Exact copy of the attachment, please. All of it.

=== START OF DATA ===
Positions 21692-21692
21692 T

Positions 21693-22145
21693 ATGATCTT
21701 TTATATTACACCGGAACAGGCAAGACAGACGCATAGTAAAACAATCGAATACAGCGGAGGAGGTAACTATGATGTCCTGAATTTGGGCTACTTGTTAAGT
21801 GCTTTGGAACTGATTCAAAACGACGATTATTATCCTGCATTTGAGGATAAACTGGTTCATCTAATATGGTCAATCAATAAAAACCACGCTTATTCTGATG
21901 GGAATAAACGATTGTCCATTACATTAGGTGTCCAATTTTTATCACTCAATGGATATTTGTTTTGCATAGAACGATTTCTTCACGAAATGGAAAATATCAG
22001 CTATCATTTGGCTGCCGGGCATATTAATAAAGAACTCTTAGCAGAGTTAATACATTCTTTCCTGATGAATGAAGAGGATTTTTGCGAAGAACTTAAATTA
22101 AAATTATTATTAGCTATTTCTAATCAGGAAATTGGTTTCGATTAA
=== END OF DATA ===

Positions 21692-21692
21692 T

Positions 21693-22145
21693 ATGATCTT
21701 TTATATTACACCGGAACAGGCAAGACAGACGCATAGTAAAACAATCGAATACAGCGGAGGAGGTAACTATGATGTCCTGAATTTGGGCTACTTGTTAAGT
21801 GCTTTGGAACTGATTCAAAACGACGATTATTATCCTGCATTTGAGGATAAACTGGTTCATCTAATATGGTCAATCAATAAAAACCACGCTTATTCTGATG
21901 GGAATAAACGATTGTCCATTACATTAGGTGTCCAATTTTTATCACTCAATGGATATTTGTTTTGCATAGAACGATTTCTTCACGAAATGGAAAATATCAG
22001 CTATCATTTGGCTGCCGGGCATATTAATAAAGAACTCTTAGCAGAGTTAATACATTCTTTCCTGATGAATGAAGAGGATTTTTGCGAAGAACTTAAATTA
22101 AAATTATTATTAGCTATTTCTAATCAGGAAATTGGTTTCGATTAA